5. 5. Table of ConTenTsEXECUTIVE SUMMARY ................................................................................................................................................. 1INTRODUCTION ........................................................................................................................................................... 31. COUNTRY CONTEXT 1.1 Social Context..................................................................................................................................................................4 1.2 Political Context ..............................................................................................................................................................4 1.3 Macroeconomic Context ................................................................................................................................................7 1.4 Food Security Context ................................................................................................................................................... 9 1.5 Land Tenure....................................................................................................................................................................11 1.6 Legal Basis for Land Investment ................................................................................................................................. 14 1.7 Investment Climate ......................................................................................................................................................162. STUDY OF LAND INVESTMENT 2.1 Overview of Current Investments ................................................................................................................................ 18 2.2 Rationale for Land Investment ................................................................................................................................... 20 2.3 How Much Land is Available?...................................................................................................................................... 21 2.4 Who is Investing?.........................................................................................................................................................22 2.5 How is Land Selected for Investment? ........................................................................................................................ 25 2.6 The Land Investment Process .....................................................................................................................................28 2.7 Content of Deals.......................................................................................................................................................... 29 2.8 Consultation and Transparency ...................................................................................................................................30 2.9 Enforcement and Monitoring ...................................................................................................................................... 313. BENEFITS AND IMPACTS 3.1 Benefits..........................................................................................................................................................................34 3.2 Impacts on Food Security ............................................................................................................................................ 35 3.3 Socioeconomic and Cultural Impacts.......................................................................................................................... 37 3.4 Dispossession and Displacement ...............................................................................................................................39 3.5 Environmental Impacts ............................................................................................................................................... 44 3.6 Water Use and Management ...................................................................................................................................... 46 3.7 Land Certification: Does it Make any Difference? ...................................................................................................... 46 3.8 Levels of Awareness .....................................................................................................................................................47 3.9 World Bank Principles ..................................................................................................................................................48 3.10 Areas of Further Research ........................................................................................................................................ 49APPENDIX A: SELECTED LAWS AND REGULATIONS AFFECTING FOREIGN INVESTMENT IN ETHIOPIA ....... 52APPENDIX B: LAND INVESTMENT STATISTICS NOTES .......................................................................................... 53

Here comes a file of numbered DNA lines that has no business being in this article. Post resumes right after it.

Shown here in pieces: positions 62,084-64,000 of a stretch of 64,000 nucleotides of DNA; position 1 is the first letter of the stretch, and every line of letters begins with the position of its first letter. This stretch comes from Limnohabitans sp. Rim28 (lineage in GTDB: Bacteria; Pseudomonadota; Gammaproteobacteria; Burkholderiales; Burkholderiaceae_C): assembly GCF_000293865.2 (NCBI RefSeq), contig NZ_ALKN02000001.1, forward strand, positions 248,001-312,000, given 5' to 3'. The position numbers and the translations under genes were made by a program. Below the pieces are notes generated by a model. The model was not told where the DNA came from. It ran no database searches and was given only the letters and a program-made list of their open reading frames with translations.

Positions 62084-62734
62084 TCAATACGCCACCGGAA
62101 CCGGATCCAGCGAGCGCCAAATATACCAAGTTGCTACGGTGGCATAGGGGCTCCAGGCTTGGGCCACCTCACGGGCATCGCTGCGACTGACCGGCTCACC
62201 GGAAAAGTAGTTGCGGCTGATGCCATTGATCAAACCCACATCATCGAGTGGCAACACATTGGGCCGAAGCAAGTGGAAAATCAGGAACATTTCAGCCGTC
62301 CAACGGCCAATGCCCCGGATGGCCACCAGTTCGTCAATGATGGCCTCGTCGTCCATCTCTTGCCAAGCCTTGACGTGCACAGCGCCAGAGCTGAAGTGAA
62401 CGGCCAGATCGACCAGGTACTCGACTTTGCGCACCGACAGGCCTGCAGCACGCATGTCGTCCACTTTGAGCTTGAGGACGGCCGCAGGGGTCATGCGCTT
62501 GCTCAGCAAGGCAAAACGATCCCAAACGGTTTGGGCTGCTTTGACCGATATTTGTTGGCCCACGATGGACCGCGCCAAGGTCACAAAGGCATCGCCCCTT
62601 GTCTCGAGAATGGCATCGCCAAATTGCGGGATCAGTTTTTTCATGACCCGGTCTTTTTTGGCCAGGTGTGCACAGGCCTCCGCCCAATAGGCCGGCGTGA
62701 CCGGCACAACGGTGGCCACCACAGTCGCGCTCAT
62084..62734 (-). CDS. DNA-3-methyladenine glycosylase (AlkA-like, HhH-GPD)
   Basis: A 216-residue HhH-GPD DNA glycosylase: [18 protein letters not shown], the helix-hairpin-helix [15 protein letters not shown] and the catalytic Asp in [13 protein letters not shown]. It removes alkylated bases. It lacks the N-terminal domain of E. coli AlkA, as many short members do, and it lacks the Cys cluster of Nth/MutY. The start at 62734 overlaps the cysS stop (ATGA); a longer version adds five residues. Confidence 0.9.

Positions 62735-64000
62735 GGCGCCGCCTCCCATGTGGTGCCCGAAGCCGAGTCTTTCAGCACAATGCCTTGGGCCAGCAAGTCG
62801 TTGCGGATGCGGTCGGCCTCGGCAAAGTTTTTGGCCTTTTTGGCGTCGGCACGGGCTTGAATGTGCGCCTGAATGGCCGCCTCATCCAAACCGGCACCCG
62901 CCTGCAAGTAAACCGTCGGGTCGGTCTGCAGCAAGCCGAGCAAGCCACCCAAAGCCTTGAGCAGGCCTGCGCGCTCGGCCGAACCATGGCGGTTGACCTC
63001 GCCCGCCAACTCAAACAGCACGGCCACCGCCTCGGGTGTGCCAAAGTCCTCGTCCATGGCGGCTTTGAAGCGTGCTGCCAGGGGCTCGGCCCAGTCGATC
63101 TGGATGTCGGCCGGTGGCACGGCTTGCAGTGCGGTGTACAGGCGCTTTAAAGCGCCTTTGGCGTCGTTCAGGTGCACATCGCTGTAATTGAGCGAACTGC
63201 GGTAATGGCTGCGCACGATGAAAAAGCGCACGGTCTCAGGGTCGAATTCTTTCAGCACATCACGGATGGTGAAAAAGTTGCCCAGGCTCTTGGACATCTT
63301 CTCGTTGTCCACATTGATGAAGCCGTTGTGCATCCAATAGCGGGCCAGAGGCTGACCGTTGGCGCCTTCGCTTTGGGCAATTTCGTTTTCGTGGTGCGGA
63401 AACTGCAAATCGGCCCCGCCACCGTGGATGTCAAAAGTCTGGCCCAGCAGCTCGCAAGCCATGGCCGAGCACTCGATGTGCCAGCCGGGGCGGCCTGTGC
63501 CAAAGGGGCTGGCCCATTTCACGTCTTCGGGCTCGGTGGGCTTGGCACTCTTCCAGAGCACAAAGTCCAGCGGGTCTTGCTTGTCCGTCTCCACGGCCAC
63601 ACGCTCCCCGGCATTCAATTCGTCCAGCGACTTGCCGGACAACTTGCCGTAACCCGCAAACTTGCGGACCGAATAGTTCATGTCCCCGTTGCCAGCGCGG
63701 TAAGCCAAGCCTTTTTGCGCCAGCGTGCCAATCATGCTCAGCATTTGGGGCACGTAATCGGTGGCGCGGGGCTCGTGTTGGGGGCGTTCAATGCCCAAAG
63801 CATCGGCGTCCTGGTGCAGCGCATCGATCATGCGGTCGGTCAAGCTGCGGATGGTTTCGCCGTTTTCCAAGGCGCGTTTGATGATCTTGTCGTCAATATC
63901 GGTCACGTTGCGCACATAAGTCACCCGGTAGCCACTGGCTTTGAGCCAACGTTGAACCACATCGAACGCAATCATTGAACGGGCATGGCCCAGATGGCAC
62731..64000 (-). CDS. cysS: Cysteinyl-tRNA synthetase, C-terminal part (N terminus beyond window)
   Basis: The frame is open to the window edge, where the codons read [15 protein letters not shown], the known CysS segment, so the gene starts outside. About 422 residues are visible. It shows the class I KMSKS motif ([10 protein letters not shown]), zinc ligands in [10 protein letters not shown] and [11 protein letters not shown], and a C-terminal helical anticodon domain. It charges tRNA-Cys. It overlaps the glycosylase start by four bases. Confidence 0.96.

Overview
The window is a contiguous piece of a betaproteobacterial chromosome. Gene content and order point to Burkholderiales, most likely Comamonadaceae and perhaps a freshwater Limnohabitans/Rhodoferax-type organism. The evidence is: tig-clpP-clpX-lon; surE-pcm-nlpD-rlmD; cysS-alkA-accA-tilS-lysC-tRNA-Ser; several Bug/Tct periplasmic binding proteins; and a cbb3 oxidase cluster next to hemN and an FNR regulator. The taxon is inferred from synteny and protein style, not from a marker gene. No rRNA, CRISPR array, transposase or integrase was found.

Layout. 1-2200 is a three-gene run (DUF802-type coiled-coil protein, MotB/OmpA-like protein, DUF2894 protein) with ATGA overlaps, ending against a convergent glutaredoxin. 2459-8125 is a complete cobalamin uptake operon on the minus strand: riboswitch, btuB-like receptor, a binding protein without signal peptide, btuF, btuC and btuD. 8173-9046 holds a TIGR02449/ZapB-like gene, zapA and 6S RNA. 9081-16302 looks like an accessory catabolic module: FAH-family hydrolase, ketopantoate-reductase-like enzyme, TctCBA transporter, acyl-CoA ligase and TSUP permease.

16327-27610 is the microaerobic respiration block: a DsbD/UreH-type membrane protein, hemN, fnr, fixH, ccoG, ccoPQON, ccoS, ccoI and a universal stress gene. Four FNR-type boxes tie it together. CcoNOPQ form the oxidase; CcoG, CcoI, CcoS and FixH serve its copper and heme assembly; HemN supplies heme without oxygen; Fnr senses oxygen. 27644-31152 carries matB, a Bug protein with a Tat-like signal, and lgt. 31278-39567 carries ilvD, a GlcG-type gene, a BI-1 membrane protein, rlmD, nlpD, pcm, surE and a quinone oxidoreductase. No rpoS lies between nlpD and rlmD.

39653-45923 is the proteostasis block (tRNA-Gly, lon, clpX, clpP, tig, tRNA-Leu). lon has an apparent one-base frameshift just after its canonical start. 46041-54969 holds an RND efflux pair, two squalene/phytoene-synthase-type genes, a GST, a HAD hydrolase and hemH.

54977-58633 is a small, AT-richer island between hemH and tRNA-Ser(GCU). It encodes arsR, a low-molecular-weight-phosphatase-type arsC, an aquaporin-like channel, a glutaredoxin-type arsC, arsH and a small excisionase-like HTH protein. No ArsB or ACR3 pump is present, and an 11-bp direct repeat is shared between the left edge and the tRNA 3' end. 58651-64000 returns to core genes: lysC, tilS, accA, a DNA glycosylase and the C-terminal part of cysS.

6. 6. List of acronymsADLI Agricultural Development Led ILC International Land Coalition Industrialization IMF International Monetary FundAGOA Africa Growth and Opportunities Act LDC Least Developed CountryAISD Agriculture Investment Support Directorate MDG Millennium Development GoalCEO Chief Executive Officer MIGA Multilateral Investment Guarantee AgencyCOMESA Common Market for Eastern and MoARD Ministry of Agriculture and Rural Southern Africa DevelopmentEBA “Everything But Arms” Initiative NGO Non-governmental OrganizationEIA Environmental Impact Assessment OI Oakland InstituteEPA Environmental Protection Authority OPEC Organization of the Petroleum ExportingEPRDF Ethiopian People’s Revolutionary Countries Democratic Front PASDEP Plan for Accelerated SustainedEU European Union Development and to End PovertyEWCA Ethiopian Wildlife Conservation Authority SIA Social Impact AssessmentFAO United Nations Food and Agriculture SMNE Solidarity Movement for a New Ethiopia Organization SNNPR Southern Nations, Nationalities, andFDI Foreign Direct Investment People’s RegionFDRE Federal Democratic Republic of Ethiopia SSA Sub-Saharan AfricaGDP Gross Domestic Product STD Sexually-transmitted DiseaseGSP Generalized System of Preference TPLF Tigray People’s Liberation Frontha Hectare (1 hectare = 2.4175 acres) UK United KingdomHIV Human Immunodeficiency Virus UN United NationsHRW Human Rights Watch UNCTAD United Nations Conference on Trade andICERD International Convention on the Elimination of Development all Forms of Racial Discrimination UNDP United Nations Development ProgramICSID International Center for the Settlement of US United States Investment Disputes WFP United Nations World Food ProgramList of boXes, tabLes, and figUresBox A: The South Omo Valley Story Table 1. Ethiopia’s Trade BalanceBox B: Saudi Arabia, Livestock Export, and Mohammed al-Amoudi Table 2. Ethiopia, Annual FDI FlowsBox C. Ethiopia: Selection of Federal Incentives Table 3. FDI Inflows by Investor CountriesBox D: The Mystery of Karuturi’s Land Lease Table 4. Land Investment StatisticsBox E: The Tigray and Land Investment Table 5. Lands Available by Sector (in thousands of ha)Box F: Gambella National Park Table 6. Lands in Federal Land Bank and Marked by FDREBox G: Saudi Star and the Village of Pokedi Table 7. A Selection of Indian Land InvestorsBox H: The Majangere Story Table 8. Land Lease Rates in Selected Countries (USD/ha/year)Box I: What Lands Means to the Indigenous Anuak of GambellaBox J: Ethiopia’s Floriculture Industry Figure 1. Percentage of Food Vulnerable Population by RegionBox K: Ethiopia and Climate ChangeBox L: Environmental Code of PracticeBox M: The Nile and Land Investment